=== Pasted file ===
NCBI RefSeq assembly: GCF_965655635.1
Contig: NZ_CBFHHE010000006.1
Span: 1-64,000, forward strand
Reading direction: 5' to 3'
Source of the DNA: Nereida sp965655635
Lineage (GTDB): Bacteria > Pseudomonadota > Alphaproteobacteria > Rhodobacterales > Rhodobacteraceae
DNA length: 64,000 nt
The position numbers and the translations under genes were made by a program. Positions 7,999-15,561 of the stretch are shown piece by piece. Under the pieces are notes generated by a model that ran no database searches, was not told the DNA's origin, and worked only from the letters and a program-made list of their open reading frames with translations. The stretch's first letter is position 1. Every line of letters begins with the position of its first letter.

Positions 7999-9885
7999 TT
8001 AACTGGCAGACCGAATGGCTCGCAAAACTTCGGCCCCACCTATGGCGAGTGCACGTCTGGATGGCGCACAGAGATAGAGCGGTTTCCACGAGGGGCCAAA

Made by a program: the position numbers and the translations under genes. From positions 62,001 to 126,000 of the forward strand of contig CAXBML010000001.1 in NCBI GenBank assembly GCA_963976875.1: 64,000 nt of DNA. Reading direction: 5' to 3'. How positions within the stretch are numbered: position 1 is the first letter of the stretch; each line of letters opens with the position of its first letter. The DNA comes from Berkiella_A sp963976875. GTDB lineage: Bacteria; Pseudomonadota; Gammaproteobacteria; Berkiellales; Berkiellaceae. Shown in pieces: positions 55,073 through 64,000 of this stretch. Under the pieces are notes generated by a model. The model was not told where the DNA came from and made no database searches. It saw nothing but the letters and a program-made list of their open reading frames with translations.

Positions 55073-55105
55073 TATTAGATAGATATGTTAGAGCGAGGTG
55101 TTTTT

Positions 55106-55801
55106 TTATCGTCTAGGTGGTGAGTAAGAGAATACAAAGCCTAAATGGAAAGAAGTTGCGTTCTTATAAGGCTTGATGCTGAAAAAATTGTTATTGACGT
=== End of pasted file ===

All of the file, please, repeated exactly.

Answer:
NCBI RefSeq assembly: GCF_965655635.1
Contig: NZ_CBFHHE010000006.1
Span: 1-64,000, forward strand
Reading direction: 5' to 3'
Source of the DNA: Nereida sp965655635
Lineage (GTDB): Bacteria > Pseudomonadota > Alphaproteobacteria > Rhodobacterales > Rhodobacteraceae
DNA length: 64,000 nt
The position numbers and the translations under genes were made by a program. Positions 7,999-15,561 of the stretch are shown piece by piece. Under the pieces are notes generated by a model that ran no database searches, was not told the DNA's origin, and worked only from the letters and a program-made list of their open reading frames with translations. The stretch's first letter is position 1. Every line of letters begins with the position of its first letter.

Positions 7999-9885
7999 TT
8001 AACTGGCAGACCGAATGGCTCGCAAAACTTCGGCCCCACCTATGGCGAGTGCACGTCTGGATGGCGCACAGAGATAGAGCGGTTTCCACGAGGGGCCAAA

Made by a program: the position numbers and the translations under genes. From positions 62,001 to 126,000 of the forward strand of contig CAXBML010000001.1 in NCBI GenBank assembly GCA_963976875.1: 64,000 nt of DNA. Reading direction: 5' to 3'. How positions within the stretch are numbered: position 1 is the first letter of the stretch; each line of letters opens with the position of its first letter. The DNA comes from Berkiella_A sp963976875. GTDB lineage: Bacteria; Pseudomonadota; Gammaproteobacteria; Berkiellales; Berkiellaceae. Shown in pieces: positions 55,073 through 64,000 of this stretch. Under the pieces are notes generated by a model. The model was not told where the DNA came from and made no database searches. It saw nothing but the letters and a program-made list of their open reading frames with translations.

Positions 55073-55105
55073 TATTAGATAGATATGTTAGAGCGAGGTG
55101 TTTTT

Positions 55106-55801
55106 TTATCGTCTAGGTGGTGAGTAAGAGAATACAAAGCCTAAATGGAAAGAAGTTGCGTTCTTATAAGGCTTGATGCTGAAAAAATTGTTATTGACGT